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A proposed flavored tobacco ban is back on the table in Minnesota, Trump attorney Evan Corcoran must testify in the documents probe, and a "clean slate" bill in Missouri would make "expungement" automatic.

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The Fed raises interest rates and reassures the banking system is sound, Norfolk Southern reaffirms a commitment to the people of East Palestine, and TikTok creators gather at the Capitol to support free expression.

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Finding childcare is a struggle everywhere, prompting North Carolina's Transylvania County to try a new approach. Maine is slowly building-out broadband access, but disagreements remain over whether local versus national companies should get the contracts, and specialty apps like "Farmers Dating" help those in small communities connect online.

Clean-Energy Job Growth Continues to Lag

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Thursday, November 12, 2020   

NEW YORK -- Three of four clean-energy workers who lost their jobs at the beginning of the COVID pandemic still are out of work, according to a new report.

The study from E2, E4TheFuture and the American Council on Renewable Energy said almost half a million clean-energy workers nationwide have lost their jobs since the end of last year. That includes solar- and wind-energy installers, factory workers and building-efficiency contractors.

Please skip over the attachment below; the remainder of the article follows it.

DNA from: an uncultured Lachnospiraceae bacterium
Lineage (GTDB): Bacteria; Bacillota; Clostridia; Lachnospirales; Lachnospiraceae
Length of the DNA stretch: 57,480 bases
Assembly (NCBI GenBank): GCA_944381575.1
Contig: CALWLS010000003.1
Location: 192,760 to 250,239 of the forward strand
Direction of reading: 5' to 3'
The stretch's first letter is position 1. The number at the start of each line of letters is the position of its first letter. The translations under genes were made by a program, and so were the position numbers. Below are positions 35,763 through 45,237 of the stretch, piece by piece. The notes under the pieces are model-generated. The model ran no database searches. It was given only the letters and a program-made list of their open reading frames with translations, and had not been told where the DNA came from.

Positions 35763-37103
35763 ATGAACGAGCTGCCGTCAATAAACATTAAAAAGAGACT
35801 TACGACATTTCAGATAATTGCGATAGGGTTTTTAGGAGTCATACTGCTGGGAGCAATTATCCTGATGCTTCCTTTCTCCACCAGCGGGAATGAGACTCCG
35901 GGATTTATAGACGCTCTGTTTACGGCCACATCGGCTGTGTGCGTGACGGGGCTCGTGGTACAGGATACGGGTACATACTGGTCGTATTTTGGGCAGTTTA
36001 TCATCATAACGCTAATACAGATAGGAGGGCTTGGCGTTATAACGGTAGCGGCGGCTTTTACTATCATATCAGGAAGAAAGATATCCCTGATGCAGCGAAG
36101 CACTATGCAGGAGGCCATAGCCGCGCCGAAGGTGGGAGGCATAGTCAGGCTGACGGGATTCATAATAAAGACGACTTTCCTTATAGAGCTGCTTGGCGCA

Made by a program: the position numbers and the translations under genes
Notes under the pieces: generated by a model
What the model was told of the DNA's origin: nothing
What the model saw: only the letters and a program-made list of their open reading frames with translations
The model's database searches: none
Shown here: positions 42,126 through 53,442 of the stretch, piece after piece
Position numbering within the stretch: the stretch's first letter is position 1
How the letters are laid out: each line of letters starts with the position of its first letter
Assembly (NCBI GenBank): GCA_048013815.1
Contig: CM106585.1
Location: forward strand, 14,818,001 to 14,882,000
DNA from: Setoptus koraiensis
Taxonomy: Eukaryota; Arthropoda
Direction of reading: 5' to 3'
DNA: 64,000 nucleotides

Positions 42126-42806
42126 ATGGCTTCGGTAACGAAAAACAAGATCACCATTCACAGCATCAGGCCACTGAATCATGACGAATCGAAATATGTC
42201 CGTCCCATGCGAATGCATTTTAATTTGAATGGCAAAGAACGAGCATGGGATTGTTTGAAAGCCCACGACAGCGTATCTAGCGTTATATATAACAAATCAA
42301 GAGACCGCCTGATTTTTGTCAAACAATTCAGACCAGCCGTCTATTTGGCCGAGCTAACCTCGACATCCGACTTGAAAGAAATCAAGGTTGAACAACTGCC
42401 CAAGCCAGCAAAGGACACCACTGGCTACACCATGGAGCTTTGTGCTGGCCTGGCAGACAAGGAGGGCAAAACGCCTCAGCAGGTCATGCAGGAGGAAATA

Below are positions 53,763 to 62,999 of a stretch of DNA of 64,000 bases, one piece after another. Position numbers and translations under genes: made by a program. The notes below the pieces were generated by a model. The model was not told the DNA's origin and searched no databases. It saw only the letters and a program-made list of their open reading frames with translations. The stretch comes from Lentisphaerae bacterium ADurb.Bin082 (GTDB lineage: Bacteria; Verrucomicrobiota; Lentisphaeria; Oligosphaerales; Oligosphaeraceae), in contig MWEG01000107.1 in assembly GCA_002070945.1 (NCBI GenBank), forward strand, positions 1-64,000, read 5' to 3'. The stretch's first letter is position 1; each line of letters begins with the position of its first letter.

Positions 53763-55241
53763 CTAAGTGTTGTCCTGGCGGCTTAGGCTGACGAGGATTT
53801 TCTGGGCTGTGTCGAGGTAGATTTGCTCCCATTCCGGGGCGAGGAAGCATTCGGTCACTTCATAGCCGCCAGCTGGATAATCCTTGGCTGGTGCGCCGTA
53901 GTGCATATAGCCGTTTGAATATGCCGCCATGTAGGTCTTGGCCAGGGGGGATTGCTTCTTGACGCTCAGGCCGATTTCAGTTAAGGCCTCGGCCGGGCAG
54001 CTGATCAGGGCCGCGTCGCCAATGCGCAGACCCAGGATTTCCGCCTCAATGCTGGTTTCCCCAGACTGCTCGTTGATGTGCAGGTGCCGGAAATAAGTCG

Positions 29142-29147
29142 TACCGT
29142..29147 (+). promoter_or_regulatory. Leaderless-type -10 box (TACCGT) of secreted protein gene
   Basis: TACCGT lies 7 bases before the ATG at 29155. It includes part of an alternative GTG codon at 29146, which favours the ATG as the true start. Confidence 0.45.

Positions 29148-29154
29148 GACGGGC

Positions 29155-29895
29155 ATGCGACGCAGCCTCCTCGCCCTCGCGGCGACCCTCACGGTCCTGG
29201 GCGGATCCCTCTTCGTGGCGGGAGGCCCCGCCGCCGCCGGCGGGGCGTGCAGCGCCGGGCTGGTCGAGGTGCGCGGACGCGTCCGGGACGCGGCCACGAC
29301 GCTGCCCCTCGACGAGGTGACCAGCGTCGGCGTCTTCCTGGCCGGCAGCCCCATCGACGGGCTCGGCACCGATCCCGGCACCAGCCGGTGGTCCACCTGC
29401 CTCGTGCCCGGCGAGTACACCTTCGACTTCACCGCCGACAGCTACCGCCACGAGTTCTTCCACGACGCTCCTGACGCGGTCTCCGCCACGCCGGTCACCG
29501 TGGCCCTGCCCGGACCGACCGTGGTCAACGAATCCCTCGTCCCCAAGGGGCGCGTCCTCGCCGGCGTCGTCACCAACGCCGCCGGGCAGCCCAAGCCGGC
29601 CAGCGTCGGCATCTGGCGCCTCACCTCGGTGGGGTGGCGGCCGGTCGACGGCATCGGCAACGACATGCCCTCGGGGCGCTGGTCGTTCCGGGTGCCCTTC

October marked the fourth straight month of less than 1% job growth in the clean-energy sector.

Philip Jordan, vice president of BW Research Partnership, which produced the report, believes the ongoing pandemic is a major factor in the slow rebound.

"Getting the virus under control is critically important because a lot of these jobs depend on people going to buildings to work," Jordan explained. "They depend on feeling comfortable and safe allowing contractors to come into your home or your office."

He added uncertainty about the pandemic's overall impact on the economy and about the federal government's commitment to reducing carbon emissions also are slowing the recovery.

New York has fared much better than most states. Only 8.1% of clean-energy workers remain unemployed. Jordan contended that's because businesses and investors have more confidence that those jobs will last.

"There's been a very clear communication of New York's continued commitment to its climate goals, and New York has worked very hard to keep the virus under control," Jordan remarked.

More than 40 states continue to have unemployment rates of 10% or more in the clean-energy sector, and in five states, the rate is more than 20%.

Action on the federal level also is critical. Jordan pointed out clean energy can be a major source of the jobs needed to rebuild the economy, and infrastructure is key.

"Expanding federal programs for things like weatherization, direct money into energy efficiency and buildings, favorable and financeable tax credits for renewables, and then grid modernization and modernization of ports, particularly around offshore wind areas," Jordan outlined.

He noted a federal clean-energy jobs program would provide good-paying jobs to the working class while helping meet the carbon-reduction goals needed to combat climate change.


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